Embodiments described above in conjunction with FIG. 45 may also be implemented in the exemplary system 2400 of FIG. 46. In addition, FIG. 46 illustrates an embodiment where the synchronous circuit of the system 2400 includes a synchronous processor including a first processor core 2410 powered by a first power plane 2412 having a first power plane voltage and a second processor core 2420 powered by a second power plane 2422 having a second power plane voltage.

FIG. 47 illustrates an exemplary operational flow 2500. After a start operation, the flow includes a monitoring operation 2510. The monitoring operation detects a computational error occurring in a first subcircuit of a synchronous circuit.

The synchronous circuit includes the first subcircuit powered by a first power plane at a first power plane voltage and a second subcircuit powered by a second power plane at a second power plane voltage. A tuning operation 2520 increases the first power plane voltage based upon the detected computational error. The operational flow then proceeds to an end operation.

FIG. 48 illustrates an alternative embodiment of the exemplary operational flow 2500 of FIG. 47. The monitoring operation 2510 may include at least one additional operation. The at least one additional operation may include an operation 2512, and/or an operation 2514. The operation 2512 detects a computational error occurring in a first processor core of a synchronous processor that includes the first processor core powered by a first power plane at a first power plane voltage and a second processor core powered by a second power plane at a second power plane voltage. The operation 2514 detects a computational error occurring in a first subcircuit of a synchronous uniprocessor that includes the first subcircuit powered by a first power plane at a first power plane voltage and a second subcircuit powered by a second power plane at a second power plane voltage.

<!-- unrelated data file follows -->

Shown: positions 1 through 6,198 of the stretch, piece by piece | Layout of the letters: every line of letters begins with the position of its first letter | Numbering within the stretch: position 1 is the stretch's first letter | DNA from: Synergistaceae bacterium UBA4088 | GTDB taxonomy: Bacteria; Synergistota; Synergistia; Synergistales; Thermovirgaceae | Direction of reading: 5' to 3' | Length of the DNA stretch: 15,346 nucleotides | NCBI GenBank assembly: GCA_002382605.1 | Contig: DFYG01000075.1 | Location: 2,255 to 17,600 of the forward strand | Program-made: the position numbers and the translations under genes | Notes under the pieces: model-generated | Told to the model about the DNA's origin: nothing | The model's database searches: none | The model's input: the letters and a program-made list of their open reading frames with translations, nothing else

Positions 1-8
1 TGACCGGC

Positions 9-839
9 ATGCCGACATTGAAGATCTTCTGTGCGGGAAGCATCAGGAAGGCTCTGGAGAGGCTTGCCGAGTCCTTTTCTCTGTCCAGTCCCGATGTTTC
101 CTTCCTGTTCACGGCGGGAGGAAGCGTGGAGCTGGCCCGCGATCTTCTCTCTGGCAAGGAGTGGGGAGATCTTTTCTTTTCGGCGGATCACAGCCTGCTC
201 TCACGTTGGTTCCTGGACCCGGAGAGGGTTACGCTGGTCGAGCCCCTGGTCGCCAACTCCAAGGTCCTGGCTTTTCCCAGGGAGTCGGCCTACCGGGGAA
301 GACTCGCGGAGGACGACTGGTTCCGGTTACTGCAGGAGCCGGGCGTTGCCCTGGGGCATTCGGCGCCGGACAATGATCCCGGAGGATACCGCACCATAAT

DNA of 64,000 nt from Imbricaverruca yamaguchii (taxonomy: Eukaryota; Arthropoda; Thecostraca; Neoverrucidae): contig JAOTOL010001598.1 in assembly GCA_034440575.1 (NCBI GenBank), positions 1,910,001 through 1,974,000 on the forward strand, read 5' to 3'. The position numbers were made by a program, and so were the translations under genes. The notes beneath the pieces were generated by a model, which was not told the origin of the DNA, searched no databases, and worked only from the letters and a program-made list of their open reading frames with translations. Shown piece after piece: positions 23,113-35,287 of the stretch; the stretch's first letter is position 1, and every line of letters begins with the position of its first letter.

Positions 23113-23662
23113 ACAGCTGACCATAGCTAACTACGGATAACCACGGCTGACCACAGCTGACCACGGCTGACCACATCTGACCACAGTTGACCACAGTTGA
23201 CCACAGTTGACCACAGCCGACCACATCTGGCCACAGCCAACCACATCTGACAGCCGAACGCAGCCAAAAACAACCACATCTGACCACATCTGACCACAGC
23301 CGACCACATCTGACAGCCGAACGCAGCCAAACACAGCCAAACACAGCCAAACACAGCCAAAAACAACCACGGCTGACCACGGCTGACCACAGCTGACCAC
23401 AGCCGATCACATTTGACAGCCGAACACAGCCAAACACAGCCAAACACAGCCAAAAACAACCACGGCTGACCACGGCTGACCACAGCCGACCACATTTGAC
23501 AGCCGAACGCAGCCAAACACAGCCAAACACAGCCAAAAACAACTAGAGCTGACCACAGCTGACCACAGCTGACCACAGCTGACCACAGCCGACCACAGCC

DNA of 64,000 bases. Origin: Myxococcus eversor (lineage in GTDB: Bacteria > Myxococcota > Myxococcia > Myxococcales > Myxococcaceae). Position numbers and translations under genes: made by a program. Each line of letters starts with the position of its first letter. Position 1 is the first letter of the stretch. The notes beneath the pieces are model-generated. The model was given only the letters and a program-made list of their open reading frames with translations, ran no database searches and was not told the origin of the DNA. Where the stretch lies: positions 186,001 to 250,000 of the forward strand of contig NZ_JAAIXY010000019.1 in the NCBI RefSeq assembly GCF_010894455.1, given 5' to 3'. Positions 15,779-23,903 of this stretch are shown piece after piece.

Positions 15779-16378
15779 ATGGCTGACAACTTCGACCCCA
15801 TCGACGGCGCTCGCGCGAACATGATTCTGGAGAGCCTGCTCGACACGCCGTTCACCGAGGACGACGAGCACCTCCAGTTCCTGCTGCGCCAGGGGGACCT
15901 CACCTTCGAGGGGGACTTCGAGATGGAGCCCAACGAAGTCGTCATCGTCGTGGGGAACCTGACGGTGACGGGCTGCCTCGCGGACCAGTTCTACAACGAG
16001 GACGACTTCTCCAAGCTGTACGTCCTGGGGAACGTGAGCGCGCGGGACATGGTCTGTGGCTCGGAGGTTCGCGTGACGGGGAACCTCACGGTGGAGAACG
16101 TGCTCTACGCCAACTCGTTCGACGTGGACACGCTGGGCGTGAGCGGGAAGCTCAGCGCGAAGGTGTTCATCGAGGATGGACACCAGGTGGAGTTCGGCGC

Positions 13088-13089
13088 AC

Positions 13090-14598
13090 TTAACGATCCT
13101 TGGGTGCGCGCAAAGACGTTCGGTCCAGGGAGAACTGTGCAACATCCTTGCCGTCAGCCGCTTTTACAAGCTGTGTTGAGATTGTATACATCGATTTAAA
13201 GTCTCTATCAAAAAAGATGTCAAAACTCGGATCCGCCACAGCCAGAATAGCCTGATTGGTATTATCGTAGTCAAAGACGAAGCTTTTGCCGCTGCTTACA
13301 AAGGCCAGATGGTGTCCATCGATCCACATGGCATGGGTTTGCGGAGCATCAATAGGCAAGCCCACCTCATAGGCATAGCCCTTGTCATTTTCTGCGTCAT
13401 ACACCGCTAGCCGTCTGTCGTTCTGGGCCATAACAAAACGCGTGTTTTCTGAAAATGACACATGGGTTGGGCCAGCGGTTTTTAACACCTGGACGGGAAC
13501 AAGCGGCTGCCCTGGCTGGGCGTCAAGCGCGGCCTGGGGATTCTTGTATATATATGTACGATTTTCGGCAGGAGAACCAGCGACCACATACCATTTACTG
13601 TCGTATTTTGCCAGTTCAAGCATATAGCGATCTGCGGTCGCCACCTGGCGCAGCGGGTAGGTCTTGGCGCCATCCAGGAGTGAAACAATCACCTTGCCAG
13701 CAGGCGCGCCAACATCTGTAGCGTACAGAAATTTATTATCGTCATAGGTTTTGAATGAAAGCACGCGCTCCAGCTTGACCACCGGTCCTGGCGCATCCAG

FIG. 49 illustrates another alternative embodiment of the exemplary operational flow 2500 of FIG. 47. The tuning operation 2520 may include at least one additional operation, such as an operation 2522. The operation 2522 increases the first power plane voltage based upon the detected computational error while maintaining the second power plane voltage at least substantially constant.

FIG. 50 illustrates a further alternative embodiment of the exemplary operational flow 2500 of FIG. 47. The exemplary operational flow may include at least one additional operation, such as an operation 2530. The operation 2530 operates the first subcircuit at a first power plane voltage. The operation 2530 may include at least one additional operation. The at least one additional operation may include an operation 2532 and/or an operation 2534. The operation 2532 operates the first subcircuit at an initial first power plane voltage. The operation 2534 decreases the first power plane voltage.